Geoscientists harnessed data signals transmitting through a Google-owned fiber-optic cable that runs more than 6,200 miles under the Pacific Ocean seafloor to record dozens of earthquakes and storm swells, detecting seismic activity from changes in the signal’s polarization.
The measurements, detailed in a paper that will be published Friday in Science, offer a new way to someday improve early-warning systems for earthquakes and tsunamis without constructing new infrastructure. Few ocean-based seismic sensors exist because of the challenges in deploying and maintaining them.
Hundreds of cables on or below the ocean floor transmit 99% of international data using optical fibers, thin tubes of glass that carry signals in the form of lasers. These submarine cables have been increasingly investigated as potential seismic sensors in the last two decades, according to Zhongwen Zhan, a professor of geophysics at the California Institute of Technology and the paper’s lead author.
A technology named distributed acoustic sensing allows earthquake-created strain against a cable to be detected by observing changes in scattering light caused by the optical fiber’s natural imperfections. However, it requires “dark fibers” that are not transmitting data and therefore limits which preexisting submarine cables can apply the technology, given that new cables are very expensive.
Scientists from Caltech, Google and the University of L’Aquila in Italy tested a new approach that used signals from active cables to measure seismic activity. For nine months, the researchers monitored Google’s submarine Curie cable, which in early 2020 began delivering 72 terabytes per second between Los Angeles and Valparaiso, Chile.
From one end of the cable, they monitored the laser’s polarization — the orientation of the light waves — and interpreted variations as earthquakes or waves that were pushing against the cable. It was sensitive to disturbances because most of its length was under the seafloor, where it remained at constant temperatures.
The team recorded roughly 20 earthquakes, including the 7.4 magnitude Oaxaca earthquake that struck Mexico in June. The researchers also recorded about 30 ocean storm swells, which they said demonstrated the technology's potential to detect tsunamis. No tsunamis formed along the east Pacific coastline during the monitoring — besides one-centimeter-tall waves created by the powerful earthquake, although those were not detected through the cable.
“The approach we come up with in this paper is … can we just use the telecommunication signals they are sending anyway to monitor earthquakes?” Zhan said. “The exciting conclusion we have is yes, we can.”
According to Zhan, Google was interested in the scientists' research and was already monitoring the polarization of its data signals. The company uses differently polarized signals to double the the amount of data it sends through its cables in a method called polarization multiplexing, which is also used in radio signals and satellite communications.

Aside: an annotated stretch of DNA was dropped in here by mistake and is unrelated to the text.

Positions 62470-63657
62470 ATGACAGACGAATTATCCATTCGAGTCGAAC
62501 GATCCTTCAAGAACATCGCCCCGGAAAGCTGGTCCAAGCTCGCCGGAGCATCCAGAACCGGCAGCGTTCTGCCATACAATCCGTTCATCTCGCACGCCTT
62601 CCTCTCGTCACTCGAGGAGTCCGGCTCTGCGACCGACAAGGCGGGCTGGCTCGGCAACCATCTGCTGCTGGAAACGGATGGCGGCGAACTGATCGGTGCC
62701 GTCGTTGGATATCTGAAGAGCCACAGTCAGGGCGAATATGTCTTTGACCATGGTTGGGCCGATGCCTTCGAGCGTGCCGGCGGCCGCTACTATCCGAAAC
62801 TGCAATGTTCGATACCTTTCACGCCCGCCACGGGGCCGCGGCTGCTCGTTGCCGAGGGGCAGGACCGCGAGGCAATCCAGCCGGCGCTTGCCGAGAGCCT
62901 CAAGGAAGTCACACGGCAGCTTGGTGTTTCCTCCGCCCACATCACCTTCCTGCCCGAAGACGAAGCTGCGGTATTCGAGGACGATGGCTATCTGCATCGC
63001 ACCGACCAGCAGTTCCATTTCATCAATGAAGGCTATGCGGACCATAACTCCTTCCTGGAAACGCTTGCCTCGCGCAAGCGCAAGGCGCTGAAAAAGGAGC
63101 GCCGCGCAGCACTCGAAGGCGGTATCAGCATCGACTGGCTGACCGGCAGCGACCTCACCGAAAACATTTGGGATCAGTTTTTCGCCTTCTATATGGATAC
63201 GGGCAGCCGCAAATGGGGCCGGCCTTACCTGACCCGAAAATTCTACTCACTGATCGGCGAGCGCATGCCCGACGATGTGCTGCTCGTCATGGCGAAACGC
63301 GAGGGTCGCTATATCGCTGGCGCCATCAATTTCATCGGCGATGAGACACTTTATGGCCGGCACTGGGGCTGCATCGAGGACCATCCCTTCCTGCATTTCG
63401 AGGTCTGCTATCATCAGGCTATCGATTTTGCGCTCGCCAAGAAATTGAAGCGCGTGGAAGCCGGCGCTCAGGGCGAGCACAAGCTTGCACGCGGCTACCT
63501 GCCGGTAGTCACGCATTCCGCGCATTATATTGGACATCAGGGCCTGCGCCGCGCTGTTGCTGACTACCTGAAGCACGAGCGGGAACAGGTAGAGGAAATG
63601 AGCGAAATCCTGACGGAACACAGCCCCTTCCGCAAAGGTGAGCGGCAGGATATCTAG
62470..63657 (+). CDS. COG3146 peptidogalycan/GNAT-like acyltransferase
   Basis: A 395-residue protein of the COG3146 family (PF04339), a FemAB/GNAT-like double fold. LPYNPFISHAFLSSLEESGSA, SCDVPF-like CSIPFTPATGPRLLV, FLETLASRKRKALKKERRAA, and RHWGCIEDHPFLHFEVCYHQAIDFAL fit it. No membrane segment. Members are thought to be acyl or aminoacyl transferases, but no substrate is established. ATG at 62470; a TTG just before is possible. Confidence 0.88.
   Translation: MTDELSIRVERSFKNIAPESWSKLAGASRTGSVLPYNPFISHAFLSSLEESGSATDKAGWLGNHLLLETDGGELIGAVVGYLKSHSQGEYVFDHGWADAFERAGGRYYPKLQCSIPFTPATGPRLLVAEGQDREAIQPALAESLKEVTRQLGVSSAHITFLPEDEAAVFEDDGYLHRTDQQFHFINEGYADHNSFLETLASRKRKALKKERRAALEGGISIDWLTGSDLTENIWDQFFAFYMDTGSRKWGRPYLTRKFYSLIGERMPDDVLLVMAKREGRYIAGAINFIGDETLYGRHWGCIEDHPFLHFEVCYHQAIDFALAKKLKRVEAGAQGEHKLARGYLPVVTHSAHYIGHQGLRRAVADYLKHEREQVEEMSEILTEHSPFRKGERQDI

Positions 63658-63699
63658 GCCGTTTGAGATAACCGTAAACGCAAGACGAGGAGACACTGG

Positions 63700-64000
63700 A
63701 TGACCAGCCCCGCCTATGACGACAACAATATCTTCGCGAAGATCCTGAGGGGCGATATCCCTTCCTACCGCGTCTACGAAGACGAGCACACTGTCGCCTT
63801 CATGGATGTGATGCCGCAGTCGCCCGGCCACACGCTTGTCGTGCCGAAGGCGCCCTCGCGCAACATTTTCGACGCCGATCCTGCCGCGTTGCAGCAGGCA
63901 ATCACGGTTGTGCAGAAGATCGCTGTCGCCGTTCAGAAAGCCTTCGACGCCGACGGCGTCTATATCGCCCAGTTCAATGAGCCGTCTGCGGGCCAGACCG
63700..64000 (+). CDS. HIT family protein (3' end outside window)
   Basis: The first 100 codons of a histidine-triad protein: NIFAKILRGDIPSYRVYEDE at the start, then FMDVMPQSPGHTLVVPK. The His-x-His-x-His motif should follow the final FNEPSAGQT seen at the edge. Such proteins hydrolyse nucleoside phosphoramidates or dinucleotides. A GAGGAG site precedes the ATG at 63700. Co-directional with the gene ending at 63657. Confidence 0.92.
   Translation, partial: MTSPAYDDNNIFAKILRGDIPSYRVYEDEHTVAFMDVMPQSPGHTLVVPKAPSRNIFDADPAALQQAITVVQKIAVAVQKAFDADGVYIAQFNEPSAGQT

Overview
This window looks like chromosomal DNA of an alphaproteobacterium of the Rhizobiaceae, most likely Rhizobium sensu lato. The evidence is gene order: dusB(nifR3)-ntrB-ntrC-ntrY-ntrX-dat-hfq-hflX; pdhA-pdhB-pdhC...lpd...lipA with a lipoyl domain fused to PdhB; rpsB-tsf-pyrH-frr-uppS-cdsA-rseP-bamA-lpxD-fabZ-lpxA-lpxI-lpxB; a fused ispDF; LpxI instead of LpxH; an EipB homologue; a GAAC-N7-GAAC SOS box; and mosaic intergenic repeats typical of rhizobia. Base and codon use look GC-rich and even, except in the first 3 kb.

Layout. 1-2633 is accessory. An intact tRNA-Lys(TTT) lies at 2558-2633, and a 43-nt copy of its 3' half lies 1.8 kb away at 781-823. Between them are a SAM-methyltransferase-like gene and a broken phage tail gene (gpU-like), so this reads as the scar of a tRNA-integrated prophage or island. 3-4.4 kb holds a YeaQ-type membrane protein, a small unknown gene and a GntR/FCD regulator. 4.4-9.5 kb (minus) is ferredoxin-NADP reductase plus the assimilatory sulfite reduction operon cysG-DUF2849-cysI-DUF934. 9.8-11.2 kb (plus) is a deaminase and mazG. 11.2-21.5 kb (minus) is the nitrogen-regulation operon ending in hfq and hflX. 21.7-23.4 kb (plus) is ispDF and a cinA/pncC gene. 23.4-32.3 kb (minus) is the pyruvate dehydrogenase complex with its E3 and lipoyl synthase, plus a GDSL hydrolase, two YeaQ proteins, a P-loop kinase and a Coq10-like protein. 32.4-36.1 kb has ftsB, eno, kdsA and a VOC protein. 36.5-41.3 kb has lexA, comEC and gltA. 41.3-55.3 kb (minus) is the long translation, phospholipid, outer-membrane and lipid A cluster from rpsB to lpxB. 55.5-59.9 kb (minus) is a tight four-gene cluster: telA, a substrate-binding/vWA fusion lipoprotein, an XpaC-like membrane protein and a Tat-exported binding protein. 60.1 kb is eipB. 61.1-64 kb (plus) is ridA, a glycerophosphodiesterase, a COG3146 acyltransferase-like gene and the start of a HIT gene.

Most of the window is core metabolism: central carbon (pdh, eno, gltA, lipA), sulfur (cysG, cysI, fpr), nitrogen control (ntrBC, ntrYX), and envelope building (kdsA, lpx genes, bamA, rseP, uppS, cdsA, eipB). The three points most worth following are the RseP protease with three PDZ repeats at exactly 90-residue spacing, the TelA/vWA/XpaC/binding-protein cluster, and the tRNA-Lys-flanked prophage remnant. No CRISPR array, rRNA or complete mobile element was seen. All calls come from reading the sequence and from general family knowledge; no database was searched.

Beyond supporting its employees who were coauthors of the paper, Google and its parent company Alphabet did not provide funding for the study. According to the paper, the research was funded by the Gordon and Betty Moore Foundation, which was started by a cofounder of Intel, and one author was partially funded by an Italian government program.
The cable-turned-seismic sensor had its limitations under the polarization approach. The researchers did not know where it was along the thousands of miles of Curie cable that seismic disturbances they measured were happening — unlike in dark-fiber approaches, which can pinpoint the source of a signal to within a few meters on the cable.
The team also did not detect an earthquake with a magnitude lower than 4.4 because of ambient noise in the signal, which may have come from temperature variations in the less than 5 miles of cable running over land.
Yet this prototype of the new measurement method was broadly successful and would also be easily scalable, Zhan said, because it does not require new infrastructure and could instead be performed on any submarine cable with polarization measurements.
Applied widely, it could also flesh out the currently sparse ocean-based seismic sensors, which would teach scientists more about offshore tectonic activity and provide people better warning of an incoming earthquake or tsunami, Zhan said.
The polarization approach is the latest of several technologies that turn submarine telecommunication cables into useful ocean sensors that, with the right equipment, could track seismic activity and even the effects of climate change on deep-ocean temperatures and sea-level rise, according to William Wilcock, a marine geophysicist at the University of Washington.
“Where cables do cross ocean basins, they could transform academic seismology by providing new observations in regions that are presently poorly observed,” Wilcock, who was not involved in the study, wrote in a perspective article that will be published in the same issue of Science.
Zhan said there is more research to be done to better interpret the detected changes in polarization and reduce the noise that cables pick up, but he also recognized the method’s potential among preexisting technology.
“I believe there are technologies that are emerging in this fiber-sensing community, so the polarization one we presented is a new one,” he said. “All these methods can probably work together to get the best combinations of sensitivity and resolution.”
The article, “Optical polarization-based seismic and water wave sensing on transoceanic cables,” will be published Feb. 26 in Science. The authors of the study were Zhongwen Zhan and Jorge Castellanos, California Institute of Technology; Mattia Cantono, Valey Kamalov, Rafael Müller and Shuang Yin, Google; and Antonio Mecozzi, University of L’Aquila. The lead author was Zhongwen Zhan.